This makes the seizure of Taiwan very expensive for the ChiComs and maintains a constant presence in the S. China sea to thwart bad behavior by the ChiComs.

  9. wizwor

    July 18, 2022 at 2:15 am

    The US Navy is the largest single line item in the US budget. It is amazing and worth EVERY PENNY, but it’s time to bring our troops home. The US Navy should not operate outside US waters unless a US merchant ship is attacked. It’s time to end the endless wars.

  10. Hoi Polloi

    July 18, 2022 at 1:58 pm

    In 1945, at the dawn of the current global order, the US Navy operated thousands of ships with an overall composition geared toward sea control. 70 Years later, the US Navy’s mission and capabilities have transformed dramatically into a force primarily focused on projecting combat power ashore. This is great for smashing other countries when the need arises, but not so able to protect far flung merchant shipping throughout every corner and crevasse of the world’s oceans. This was the central element of the Bretton Woods compact the US and Europeans agreed to at the end of WWII: The European powers would abandon all imperial asperations that had been the rule since the middle ages, and in exchange the US would be the single-source provider of a security environment where any nation could trade with any other, to participate in a new globalized economic system in whatever way and to what extent made sense to each nation. The US asked for nothing in return, except to aligned with the US against the common threat of the Soviet Union. When the Soviet Union dissolved in 1990’s and the strategic threat diminished, America’s strategic calculus began to shift, and Americans started to become less interested or invested in holding up the ceiling of global trade. That is what we are witnessing now in the SCS, in Ukraine. Much of the world is in the process of de-evolving into a pre-WWI Darwinian nightmare. The only relative safe haven will be North American which enjoys strategic autonomy, energy and food independence, and within this decade manufacturing supply chains contained almost entirely within the Western Hemisphere.

  11. cobo

    July 19, 2022 at 2:18 pm

    “sea control” -It will be a bloody mess getting it all back, and it requires the combined effort of all the NATO aligned nations, but as long as we swear to keep it, and slowly reconcile and work with former adversaries, we can build a world – I’m for it

  12. Mark J. Valencia

    July 25, 2022 at 4:09 pm

    This article epitomizes militarist advocacy regarding the U.S. and the South China Sea. Such warmongering has resulted in many past US military disasters. But in this case it is also based on false assumptions.
    It seems that Dr. Holmes’ general default solution to international problems involving the U.S. is military force– or more of it. His view is that “a contender has to take the field of competition and stay there in order to compete”. He gives the cavalier analogy of an American college football game. “I rather doubt the legendary University of Georgia Bulldogs football team would have defeated Alabama for the national championship last January had the Dawgs only shown up in the first half of the championship game”. But the situation in the South China Sea is not a game with superficial and meaningless consequences in the real world. ‘Competing’ there means risking war and its attendant lasting disastrous effects on Americans and Asians.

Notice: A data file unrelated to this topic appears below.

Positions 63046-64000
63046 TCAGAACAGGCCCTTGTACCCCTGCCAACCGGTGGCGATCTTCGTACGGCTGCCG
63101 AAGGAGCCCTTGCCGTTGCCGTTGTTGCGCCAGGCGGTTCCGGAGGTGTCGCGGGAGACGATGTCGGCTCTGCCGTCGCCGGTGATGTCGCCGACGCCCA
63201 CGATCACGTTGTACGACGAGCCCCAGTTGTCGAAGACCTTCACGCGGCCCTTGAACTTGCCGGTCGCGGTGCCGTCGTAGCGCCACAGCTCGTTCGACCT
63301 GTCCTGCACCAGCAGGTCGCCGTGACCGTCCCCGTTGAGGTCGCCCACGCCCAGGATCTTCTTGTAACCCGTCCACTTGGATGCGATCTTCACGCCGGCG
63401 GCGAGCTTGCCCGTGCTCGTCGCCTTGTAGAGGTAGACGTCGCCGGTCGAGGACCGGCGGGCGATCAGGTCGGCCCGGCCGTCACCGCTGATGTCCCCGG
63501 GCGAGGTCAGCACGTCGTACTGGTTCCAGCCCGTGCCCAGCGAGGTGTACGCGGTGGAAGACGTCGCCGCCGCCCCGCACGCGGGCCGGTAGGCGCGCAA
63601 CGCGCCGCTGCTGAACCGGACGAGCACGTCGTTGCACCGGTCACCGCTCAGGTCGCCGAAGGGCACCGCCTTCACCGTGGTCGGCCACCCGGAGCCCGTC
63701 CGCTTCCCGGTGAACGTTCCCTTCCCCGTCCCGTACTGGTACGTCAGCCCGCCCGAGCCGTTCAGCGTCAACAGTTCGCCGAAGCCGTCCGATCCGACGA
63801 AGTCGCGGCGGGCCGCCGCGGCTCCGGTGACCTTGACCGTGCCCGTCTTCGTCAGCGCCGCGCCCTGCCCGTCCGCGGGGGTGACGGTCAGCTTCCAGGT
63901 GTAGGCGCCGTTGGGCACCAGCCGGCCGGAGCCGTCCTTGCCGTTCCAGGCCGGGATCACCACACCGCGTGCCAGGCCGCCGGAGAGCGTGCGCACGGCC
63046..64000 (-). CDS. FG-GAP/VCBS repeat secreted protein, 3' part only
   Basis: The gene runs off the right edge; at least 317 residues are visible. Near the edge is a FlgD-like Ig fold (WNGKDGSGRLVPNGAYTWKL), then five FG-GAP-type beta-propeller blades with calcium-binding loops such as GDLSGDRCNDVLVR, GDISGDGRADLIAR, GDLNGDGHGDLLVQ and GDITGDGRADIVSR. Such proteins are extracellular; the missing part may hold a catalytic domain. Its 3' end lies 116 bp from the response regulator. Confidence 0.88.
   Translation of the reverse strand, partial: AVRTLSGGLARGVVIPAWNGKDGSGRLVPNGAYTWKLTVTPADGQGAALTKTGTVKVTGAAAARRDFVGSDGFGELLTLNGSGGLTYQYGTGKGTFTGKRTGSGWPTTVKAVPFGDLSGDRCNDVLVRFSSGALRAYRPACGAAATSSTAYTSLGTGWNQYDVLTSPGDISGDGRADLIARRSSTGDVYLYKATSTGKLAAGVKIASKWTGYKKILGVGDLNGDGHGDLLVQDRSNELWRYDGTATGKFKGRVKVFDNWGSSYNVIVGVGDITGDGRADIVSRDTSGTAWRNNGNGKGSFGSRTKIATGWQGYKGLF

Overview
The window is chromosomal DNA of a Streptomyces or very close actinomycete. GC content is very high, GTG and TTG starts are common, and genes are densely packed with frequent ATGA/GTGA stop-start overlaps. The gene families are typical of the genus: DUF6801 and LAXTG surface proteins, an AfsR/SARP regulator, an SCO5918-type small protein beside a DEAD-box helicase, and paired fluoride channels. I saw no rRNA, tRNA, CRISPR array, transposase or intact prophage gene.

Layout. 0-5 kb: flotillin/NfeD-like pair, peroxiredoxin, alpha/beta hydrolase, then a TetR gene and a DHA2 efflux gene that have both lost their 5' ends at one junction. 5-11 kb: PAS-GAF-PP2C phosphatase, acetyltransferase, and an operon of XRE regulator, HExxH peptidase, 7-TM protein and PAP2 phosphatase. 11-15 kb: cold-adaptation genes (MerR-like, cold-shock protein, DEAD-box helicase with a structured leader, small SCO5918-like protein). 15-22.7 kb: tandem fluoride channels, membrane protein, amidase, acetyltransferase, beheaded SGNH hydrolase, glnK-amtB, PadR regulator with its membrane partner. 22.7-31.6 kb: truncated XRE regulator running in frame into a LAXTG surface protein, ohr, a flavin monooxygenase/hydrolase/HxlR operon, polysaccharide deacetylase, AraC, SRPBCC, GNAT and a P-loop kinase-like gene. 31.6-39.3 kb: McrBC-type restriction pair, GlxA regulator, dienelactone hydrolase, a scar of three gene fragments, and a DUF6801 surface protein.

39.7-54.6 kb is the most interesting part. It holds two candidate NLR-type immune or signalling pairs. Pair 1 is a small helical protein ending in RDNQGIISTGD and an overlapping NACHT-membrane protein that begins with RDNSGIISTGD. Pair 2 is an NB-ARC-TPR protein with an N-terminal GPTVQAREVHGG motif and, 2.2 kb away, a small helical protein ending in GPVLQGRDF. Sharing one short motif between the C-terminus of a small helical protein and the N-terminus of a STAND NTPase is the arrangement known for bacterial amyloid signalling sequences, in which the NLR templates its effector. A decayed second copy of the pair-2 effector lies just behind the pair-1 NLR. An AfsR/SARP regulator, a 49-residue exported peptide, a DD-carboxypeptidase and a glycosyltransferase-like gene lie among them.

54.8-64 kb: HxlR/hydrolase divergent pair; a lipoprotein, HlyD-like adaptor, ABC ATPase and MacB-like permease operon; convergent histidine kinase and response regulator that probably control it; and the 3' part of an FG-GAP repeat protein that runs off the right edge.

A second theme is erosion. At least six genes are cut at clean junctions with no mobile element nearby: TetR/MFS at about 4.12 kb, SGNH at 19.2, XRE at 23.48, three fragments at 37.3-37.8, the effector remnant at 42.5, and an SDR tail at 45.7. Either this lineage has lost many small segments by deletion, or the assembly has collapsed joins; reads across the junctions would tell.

Dr. Holmes means that to ‘win’ in the South China Sea, the U.S. has to put more military assets there– and keep them there. He laments what he says is the US pattern of ‘showing up and taking control of the field only to move on in search of the next battle or engagement.’ He says that this helps explain the US defeats in Vietnam and Afghanistan.
    But the issues in the South China Sea and their possible solutions or stabilization are more complicated than stepping up the US threat or use of force. For starters it involves the national security interests of China- a near peer, nuclear armed competitor .
    Dr. Holmes tries to answer the fundamental policy question of “why does America have to be there at all”?
    As usual he liberally cites early 19th century Prussian general and military theorist Carl Philipp Gottfried von Clauswitz. He summarizes a Clauswitz dictum as “if you don’t prize something don’t spend much on it –or anything at all”. Dr. Holmes asserts that “if top political leadership can’t align the people, military and government toward some worthwhile goal, it is probably best to forego it”. I agree. But despite efforts like his and the US government to whip up such support for a US military confrontation with China in the South China Sea, it does not seem that many ‘people’ in America and especially in Southeast Asia are convinced that the U.S. should risk nuclear war with China to maintain its hegemony there.
    He goes on to say that “Top leadership in Washington DC needs to put the stakes in the Indo-Pacific to the American people in the starkest terms possible”. Again I agree –as long as those ‘stark terms’ include the possibility of generating a nuclear war and the annihilation of a good part of the human race in China, the U.S. and the region– as well as a convincing explanation of why China’s actions there are a direct threat to US national security.
    But I disagree with Dr. Holmes’ foregone conclusion that [the stakes] ”are worth an effort of substantial magnitude and duration in Clauswitz parlance”.
    Dr. Holmes provides a series of specious arguments to defend his conclusion.